Winning the Bottle Battle
I love your column and straightforward, honest opinions. Here is my problem: my 14-month-old will not give up her bottle. I nursed her until she was close to 13-months-old, and then made the grave mistake of letting her switch to a bottle in the morning and at bedtime. (She does not take the bottle to bed with her – we brush her teeth after she finishes her milk.) During the day, she is perfectly fine drinking out of a sippy cup, but if I try to give her one in the morning, all hell breaks loose. She screams. She cries. She throws herself on the floor. She pushes the sippy cup away, throws it on the floor, etc. I usually cave in and give her the bottle because otherwise I will be late for work. I know I shouldn’t. I don’t give in any other time she throws a fit.
I know from reading your column and your blog that you take the bottles away at 12 months, and I am just wondering how you do it. Did your kids just accept that as the new reality, or do you have any other method of weaning from the bottle? Should I just not give her any milk at all if she refuses the sippy cup? She is fed breakfast at daycare about an hour after she wakes up. Any thoughts you have would be much appreciated!
Well, for starters, cut yourself some slack — 14 months old really isn’t at all out of the realm of a “normal” weaning timeframe, even if you were aiming for a right-at-12-months cut-off. It can take time, particularly if there’s one bottle a day that is more of a comfort habit than sustenance. The sustenance bottles are the easiest ones to get rid of: You make a straight swap of cup for bottle and that’s usually that.
The comfort bottles (morning, bedtime, pre-nap, etc.) are tougher. In *my* experience, it’s been easier simply to forgo any milk at all at these times rather than offer the sippy cup. That’s when your baby is like, “Are you KIDDING me? No thank you. I shall protest now.” Offering the same beverage in the wrong vessel just leads to a meltdown, when the vessel is actually the thing they want and are attached to.
At this age, they don’t need nearly as much milk as they did in their first 12 months — in fact, you WANT them to cut way back on the cow’s milk anyway, since it’s constipating and filling, and they should be getting more balanced nutrition via real meals and foods. A 14-month-old baby should drink no more than 16-24 ounces of milk in a 24-hour period, which you can easily hit just by offering milk with each meal and no in-between extras.
So my advice would be to skip the pre-daycare milk altogether, for a couple days at least. See what happens if you DON’T offer the offending, horrible, awful sippy cup at all. She’ll get breakfast (with milk, I assume?) in an hour, so really, she’ll be FINE without the milk first thing. If you’re worried she will be hungry, or need further distraction from the potential “WHERE’S MAH BOTTLE WOMAN” tantrum, put her in the high chair with some of her favorite finger foods while you finish getting ready.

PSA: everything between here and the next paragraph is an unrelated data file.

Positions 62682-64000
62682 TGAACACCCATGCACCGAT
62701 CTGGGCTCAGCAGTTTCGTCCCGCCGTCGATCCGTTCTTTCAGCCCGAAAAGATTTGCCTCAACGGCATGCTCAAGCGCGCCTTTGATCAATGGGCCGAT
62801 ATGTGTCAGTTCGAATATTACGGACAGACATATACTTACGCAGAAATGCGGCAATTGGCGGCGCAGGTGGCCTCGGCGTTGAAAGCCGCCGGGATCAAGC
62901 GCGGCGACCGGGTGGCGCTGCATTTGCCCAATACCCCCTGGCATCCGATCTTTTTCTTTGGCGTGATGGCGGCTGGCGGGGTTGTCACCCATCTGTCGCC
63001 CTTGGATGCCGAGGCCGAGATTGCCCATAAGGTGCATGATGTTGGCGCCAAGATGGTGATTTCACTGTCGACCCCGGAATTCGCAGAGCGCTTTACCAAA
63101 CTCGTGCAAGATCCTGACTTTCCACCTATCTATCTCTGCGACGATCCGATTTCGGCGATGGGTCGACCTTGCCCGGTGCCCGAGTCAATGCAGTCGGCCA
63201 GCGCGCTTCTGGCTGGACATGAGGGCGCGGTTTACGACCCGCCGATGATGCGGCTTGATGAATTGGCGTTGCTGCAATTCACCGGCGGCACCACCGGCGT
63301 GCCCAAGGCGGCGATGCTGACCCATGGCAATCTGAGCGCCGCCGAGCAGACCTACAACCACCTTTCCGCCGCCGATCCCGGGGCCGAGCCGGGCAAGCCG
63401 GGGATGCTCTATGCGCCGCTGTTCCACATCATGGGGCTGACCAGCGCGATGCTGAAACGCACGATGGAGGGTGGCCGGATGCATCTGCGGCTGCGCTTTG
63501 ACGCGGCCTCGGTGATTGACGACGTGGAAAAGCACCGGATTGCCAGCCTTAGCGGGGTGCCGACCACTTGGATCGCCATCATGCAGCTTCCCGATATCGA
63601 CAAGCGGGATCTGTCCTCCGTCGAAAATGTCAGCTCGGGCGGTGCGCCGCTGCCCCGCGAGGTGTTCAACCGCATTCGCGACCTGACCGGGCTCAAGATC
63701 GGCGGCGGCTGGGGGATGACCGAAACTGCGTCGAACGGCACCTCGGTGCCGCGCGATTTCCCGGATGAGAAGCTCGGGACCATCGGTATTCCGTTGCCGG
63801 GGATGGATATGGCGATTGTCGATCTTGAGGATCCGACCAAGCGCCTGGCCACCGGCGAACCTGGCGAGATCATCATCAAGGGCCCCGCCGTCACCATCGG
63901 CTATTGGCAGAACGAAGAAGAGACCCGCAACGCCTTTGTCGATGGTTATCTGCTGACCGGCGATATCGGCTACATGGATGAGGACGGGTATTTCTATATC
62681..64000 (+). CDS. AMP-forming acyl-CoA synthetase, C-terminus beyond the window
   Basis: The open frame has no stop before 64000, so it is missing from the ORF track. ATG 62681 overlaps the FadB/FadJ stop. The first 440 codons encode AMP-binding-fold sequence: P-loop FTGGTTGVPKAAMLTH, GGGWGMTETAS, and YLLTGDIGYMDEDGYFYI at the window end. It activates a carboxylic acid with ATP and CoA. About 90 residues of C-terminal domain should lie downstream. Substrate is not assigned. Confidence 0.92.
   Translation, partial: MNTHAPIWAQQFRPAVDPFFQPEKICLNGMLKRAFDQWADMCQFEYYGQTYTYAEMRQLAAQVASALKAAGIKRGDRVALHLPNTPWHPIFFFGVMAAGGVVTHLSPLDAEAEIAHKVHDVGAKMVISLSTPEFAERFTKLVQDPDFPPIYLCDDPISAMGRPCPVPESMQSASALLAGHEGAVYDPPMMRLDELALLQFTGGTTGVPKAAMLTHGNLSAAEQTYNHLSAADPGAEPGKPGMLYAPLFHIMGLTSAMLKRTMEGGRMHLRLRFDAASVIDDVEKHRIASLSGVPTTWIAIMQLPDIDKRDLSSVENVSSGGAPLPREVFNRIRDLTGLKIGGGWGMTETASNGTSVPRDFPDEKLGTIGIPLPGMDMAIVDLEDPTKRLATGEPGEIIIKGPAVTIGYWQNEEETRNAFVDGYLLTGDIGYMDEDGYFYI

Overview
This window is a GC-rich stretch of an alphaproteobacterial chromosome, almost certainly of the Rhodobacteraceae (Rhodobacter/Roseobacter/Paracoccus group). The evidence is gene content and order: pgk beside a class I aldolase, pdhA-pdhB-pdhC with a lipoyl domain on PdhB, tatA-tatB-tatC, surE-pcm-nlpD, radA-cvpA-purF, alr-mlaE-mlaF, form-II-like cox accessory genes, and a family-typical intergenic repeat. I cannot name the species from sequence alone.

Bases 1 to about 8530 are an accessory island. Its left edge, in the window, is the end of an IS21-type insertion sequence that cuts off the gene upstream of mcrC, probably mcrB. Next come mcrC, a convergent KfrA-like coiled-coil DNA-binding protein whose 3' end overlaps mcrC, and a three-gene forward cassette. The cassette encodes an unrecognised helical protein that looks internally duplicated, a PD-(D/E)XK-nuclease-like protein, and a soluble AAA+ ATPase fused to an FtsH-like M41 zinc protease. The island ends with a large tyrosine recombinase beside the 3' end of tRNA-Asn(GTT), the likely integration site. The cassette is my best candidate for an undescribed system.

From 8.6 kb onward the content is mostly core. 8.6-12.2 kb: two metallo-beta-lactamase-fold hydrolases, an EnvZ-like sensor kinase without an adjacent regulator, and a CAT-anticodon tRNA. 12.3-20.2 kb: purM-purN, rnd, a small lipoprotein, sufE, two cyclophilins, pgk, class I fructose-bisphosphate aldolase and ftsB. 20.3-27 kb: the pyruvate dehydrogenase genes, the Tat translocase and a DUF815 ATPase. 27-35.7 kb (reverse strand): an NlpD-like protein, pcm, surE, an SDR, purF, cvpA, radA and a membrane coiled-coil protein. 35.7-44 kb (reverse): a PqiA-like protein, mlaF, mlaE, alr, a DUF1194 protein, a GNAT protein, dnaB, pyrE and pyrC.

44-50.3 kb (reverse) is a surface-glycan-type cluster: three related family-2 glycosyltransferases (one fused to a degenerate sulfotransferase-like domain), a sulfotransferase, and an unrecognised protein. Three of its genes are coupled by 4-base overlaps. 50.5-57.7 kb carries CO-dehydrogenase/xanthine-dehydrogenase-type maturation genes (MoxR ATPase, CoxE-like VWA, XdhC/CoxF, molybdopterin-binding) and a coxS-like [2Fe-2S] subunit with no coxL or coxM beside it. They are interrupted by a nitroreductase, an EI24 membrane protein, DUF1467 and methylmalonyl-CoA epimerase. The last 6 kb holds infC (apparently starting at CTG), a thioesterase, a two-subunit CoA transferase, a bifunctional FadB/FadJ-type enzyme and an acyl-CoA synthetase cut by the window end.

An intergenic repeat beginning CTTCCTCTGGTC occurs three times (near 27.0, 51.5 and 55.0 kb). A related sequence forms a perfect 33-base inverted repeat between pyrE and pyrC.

In a few days…a week, tops…you’ll likely have successfully broken the bottle habit. And can probably even try offering the sippy cup again (just sneak it onto the high chair tray during her morning pre-breakfast snack and see what happens, or wait until she’s in the car). I’ve found that this age is MARVELOUS for “out of sight, out of mind” type trickery. When I weaned Ike from bottles, he would cry if he SAW a bottle (like in the cabinet or clanging around in the bottom of a diaper bag I hadn’t used in awhile), but after just a few days of not seeing bottles, not being offered bottles, that was that. He never wailed in misery over something he couldn’t see and wasn’t being offered, basically. His attention span and memory just aren’t that long.
Your daughter is seeing the sippy cup and making the “DAT’S NOT A BOTTLE” connection, hence the fit. Remove both the bottle AND the sippy cup and you’ll hopefully get over this last morning routine hurdle. Note that there’s a limited window for this sort of thing to work — a two year old, for example, knows damn well that desirable things continue to exist even if she can’t see them and knows how to ask and demand them, often through (spectacular!) tantrums. At 14 months, it’s a little easier to simply let things mysteriously “disappear.” Sorry, sweetie, but all your bottles went to go live on a big farm upstate where they have lots of room to run around and play and etc….
(Oh, and while nobody asked me and this is only tangentially related, but I have found the Best Sippy Cups Ever and they are the Munchkin trainer cups with the “click lock” top. I got them in a gift bag at a social media event [along with the ones in all of my friends’ gift bags, as their kids were all past the sippy-cup age] and hand to God, they are the greatest. And I have gone through literally dozens of sippy cup styles and brands over the years. They do not leak; they do not drip. They are easy for Ike to hold and drink out of and did I mention the part about them NOT LEAKING? Even when hurled to the floor or held upside down? Oh, my sanity and my floors thank you, Munchkin.)
Photo source: Pixland/ ThinkstockPublished August 27, 2012. Last updated December 13, 2017.